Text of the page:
This was Bricks LA, 2018.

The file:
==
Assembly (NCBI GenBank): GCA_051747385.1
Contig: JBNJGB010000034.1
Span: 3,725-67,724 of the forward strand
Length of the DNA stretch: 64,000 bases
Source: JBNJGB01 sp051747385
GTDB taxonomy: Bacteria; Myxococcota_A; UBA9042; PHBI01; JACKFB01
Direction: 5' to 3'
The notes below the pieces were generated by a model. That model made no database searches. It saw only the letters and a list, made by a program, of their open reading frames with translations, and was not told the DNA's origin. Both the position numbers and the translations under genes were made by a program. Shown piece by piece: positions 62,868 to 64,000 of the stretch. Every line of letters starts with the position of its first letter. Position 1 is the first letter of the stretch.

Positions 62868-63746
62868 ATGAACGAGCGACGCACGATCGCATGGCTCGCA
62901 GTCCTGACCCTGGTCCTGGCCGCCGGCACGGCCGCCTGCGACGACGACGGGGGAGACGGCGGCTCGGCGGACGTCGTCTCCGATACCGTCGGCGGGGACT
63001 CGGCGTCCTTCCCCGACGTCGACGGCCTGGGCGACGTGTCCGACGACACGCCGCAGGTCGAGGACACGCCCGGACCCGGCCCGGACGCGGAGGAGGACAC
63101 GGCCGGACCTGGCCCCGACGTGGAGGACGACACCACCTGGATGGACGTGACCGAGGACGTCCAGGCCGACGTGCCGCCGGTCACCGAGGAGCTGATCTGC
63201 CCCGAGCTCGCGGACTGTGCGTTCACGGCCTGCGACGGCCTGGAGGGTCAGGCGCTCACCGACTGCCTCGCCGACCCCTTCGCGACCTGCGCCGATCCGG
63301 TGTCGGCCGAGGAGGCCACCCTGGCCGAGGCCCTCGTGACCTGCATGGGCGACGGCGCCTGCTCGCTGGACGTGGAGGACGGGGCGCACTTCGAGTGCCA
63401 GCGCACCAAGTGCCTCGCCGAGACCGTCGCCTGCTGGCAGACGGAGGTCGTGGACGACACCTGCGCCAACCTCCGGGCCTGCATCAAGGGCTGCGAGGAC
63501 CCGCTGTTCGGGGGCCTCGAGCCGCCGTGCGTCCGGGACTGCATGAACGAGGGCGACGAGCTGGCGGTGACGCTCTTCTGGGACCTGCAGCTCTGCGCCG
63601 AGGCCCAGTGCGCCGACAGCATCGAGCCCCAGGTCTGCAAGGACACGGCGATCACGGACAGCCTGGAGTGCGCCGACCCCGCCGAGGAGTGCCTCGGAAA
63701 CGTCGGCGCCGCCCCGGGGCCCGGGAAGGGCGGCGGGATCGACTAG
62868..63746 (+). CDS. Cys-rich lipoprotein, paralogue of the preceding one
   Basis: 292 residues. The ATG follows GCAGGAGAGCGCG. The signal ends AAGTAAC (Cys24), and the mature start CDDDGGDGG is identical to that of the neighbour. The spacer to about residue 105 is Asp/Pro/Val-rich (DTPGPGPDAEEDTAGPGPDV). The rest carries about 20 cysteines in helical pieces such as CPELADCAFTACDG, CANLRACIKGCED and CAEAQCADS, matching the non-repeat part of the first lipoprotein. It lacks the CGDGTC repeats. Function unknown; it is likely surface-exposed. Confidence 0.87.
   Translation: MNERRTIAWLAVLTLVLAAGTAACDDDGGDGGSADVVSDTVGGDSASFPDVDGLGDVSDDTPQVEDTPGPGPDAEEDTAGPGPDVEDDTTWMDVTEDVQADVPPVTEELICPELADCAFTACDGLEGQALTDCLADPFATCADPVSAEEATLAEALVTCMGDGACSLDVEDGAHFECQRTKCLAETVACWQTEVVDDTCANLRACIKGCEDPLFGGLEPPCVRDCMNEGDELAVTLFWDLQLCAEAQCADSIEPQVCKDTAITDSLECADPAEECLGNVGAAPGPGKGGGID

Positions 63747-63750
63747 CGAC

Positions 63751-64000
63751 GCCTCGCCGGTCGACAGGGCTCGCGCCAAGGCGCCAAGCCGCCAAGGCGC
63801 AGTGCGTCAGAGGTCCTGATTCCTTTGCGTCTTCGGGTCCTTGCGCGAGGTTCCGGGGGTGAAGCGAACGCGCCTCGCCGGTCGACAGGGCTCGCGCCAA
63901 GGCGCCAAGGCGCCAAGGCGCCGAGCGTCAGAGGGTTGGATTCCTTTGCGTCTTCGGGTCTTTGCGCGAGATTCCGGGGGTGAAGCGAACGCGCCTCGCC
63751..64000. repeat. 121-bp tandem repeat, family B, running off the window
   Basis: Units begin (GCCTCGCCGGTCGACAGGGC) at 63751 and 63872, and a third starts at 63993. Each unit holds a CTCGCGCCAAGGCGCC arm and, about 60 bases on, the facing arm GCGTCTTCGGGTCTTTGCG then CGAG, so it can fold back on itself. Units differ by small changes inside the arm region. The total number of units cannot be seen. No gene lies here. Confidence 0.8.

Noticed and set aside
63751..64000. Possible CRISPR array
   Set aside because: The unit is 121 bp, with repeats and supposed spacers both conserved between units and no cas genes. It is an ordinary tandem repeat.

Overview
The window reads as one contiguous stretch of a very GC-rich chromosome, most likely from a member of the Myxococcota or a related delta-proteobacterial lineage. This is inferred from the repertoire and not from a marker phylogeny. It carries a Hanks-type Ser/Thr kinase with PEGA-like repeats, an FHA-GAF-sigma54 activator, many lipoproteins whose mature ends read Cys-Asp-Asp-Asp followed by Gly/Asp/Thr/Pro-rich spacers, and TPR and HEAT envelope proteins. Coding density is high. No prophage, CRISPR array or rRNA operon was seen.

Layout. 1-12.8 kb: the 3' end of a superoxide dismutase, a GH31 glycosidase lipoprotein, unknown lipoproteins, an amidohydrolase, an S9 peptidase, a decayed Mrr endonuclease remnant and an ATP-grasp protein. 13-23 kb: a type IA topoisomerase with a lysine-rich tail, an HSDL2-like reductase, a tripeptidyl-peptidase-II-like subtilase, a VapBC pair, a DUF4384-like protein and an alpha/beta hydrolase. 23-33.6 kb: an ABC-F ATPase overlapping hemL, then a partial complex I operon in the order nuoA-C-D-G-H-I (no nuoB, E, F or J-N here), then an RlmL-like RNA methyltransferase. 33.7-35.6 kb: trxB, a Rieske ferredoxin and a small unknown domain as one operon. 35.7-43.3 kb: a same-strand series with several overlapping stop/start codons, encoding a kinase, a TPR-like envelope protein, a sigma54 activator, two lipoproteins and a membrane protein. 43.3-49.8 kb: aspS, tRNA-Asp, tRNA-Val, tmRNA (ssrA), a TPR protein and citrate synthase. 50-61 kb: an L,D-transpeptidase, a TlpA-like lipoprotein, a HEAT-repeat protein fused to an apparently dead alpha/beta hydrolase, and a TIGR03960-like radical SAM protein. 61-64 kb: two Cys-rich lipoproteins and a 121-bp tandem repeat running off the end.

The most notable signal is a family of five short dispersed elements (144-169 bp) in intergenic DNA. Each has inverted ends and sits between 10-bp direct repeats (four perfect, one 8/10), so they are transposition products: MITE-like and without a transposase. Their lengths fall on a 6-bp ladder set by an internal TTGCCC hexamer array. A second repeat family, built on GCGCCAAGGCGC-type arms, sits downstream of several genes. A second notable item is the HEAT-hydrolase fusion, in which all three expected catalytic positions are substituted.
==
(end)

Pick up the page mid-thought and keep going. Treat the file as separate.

Bricks LA went down at the Pasadena Convention Center, which was nice enough, if a little on the generic side. It had an overwatch balcony position, which was cool, but unfortunately you couldn’t see our layout from that vantage point, as we were placed beneath an overhang, next to the vendors. After basking in the regal splendor of the UCCU Events Center in beautiful Orem Utah two years previously for the Brick Slopes convention (with it’s jumbo-tron, stadium seating and blissfully efficient air conditioning), anything less was bound to be a little disappointing. On the upside there were plenty of coffee shops, restaurants and bars within easy strolling distance. On the downside, parking was $15 bucks a day and there were not any other appealing options for the rental van. Then there was the matter of the Air Conditioning on Friday, or lack thereof. LA was a balmy 78 degrees that so-called winter’s day and the hall quickly became a wretched sweat-box that was a misery to endure. When we asked for relief from the powers at be, we were told that it was beyond their control and wouldn’t be turned on until the following day. It may seem like a small inconvenience, but it’s no fun trying to set up a display when you’re constantly mopping away the perspiration. Trying not to drip on the project or drop whatever you’re holding is not an ideal situation. Also it was day one, which meant repeatedly greeting fellow nerds as they trickled into the hall. Believe me, nobody wants to perform sweaty handshakes much less engage in hugging behavior. Even skinny-ass RauntRee was uncomfortable, his John Lennon glasses kept slipping down his hawk-like nose. When I first laid eyes on Rutherford my eye was inexorably drawn to the deep crescent-shaped sweat stains beneath his tits of easy living. It immediately put me in fear of the same condition, as we are both fat bastards, but fortunately I was well outfitted with a short sleeved plaid shirt that allowed for much more effective camouflage than his light gray T-shirt. Even still, it was plastered to me like a second skin. Fashion matters, people, has Rupaul taught you nothing? So the venue was fine, the AC was turned on for the public hours, and although it was nothing to write home about, the venue was the very definition of serviceable.